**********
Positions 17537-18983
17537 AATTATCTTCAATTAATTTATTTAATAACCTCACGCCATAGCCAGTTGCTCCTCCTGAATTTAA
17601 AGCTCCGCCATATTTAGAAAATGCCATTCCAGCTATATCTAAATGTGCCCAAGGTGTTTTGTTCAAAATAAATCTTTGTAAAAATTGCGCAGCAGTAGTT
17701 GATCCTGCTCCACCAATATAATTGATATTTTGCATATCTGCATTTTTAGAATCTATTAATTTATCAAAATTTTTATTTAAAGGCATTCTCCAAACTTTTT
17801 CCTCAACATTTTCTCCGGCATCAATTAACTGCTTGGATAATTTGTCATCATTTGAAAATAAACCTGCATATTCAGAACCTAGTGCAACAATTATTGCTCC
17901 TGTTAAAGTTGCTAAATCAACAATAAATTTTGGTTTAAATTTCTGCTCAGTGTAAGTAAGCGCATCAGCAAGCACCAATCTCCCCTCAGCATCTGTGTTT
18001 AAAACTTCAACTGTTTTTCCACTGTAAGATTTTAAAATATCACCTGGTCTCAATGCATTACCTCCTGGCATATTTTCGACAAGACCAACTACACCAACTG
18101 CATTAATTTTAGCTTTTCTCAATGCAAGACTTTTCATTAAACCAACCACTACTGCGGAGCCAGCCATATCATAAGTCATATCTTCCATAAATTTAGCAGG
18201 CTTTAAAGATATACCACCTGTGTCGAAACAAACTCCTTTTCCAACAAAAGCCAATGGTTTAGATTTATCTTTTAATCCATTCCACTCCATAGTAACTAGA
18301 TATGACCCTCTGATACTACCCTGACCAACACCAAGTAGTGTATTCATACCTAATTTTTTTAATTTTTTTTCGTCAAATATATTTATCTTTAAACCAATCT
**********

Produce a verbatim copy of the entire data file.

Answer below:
Positions 17537-18983
17537 AATTATCTTCAATTAATTTATTTAATAACCTCACGCCATAGCCAGTTGCTCCTCCTGAATTTAA
17601 AGCTCCGCCATATTTAGAAAATGCCATTCCAGCTATATCTAAATGTGCCCAAGGTGTTTTGTTCAAAATAAATCTTTGTAAAAATTGCGCAGCAGTAGTT
17701 GATCCTGCTCCACCAATATAATTGATATTTTGCATATCTGCATTTTTAGAATCTATTAATTTATCAAAATTTTTATTTAAAGGCATTCTCCAAACTTTTT
17801 CCTCAACATTTTCTCCGGCATCAATTAACTGCTTGGATAATTTGTCATCATTTGAAAATAAACCTGCATATTCAGAACCTAGTGCAACAATTATTGCTCC
17901 TGTTAAAGTTGCTAAATCAACAATAAATTTTGGTTTAAATTTCTGCTCAGTGTAAGTAAGCGCATCAGCAAGCACCAATCTCCCCTCAGCATCTGTGTTT
18001 AAAACTTCAACTGTTTTTCCACTGTAAGATTTTAAAATATCACCTGGTCTCAATGCATTACCTCCTGGCATATTTTCGACAAGACCAACTACACCAACTG
18101 CATTAATTTTAGCTTTTCTCAATGCAAGACTTTTCATTAAACCAACCACTACTGCGGAGCCAGCCATATCATAAGTCATATCTTCCATAAATTTAGCAGG
18201 CTTTAAAGATATACCACCTGTGTCGAAACAAACTCCTTTTCCAACAAAAGCCAATGGTTTAGATTTATCTTTTAATCCATTCCACTCCATAGTAACTAGA
18301 TATGACCCTCTGATACTACCCTGACCAACACCAAGTAGTGTATTCATACCTAATTTTTTTAATTTTTTTTCGTCAAATATATTTATCTTTAAACCAATCT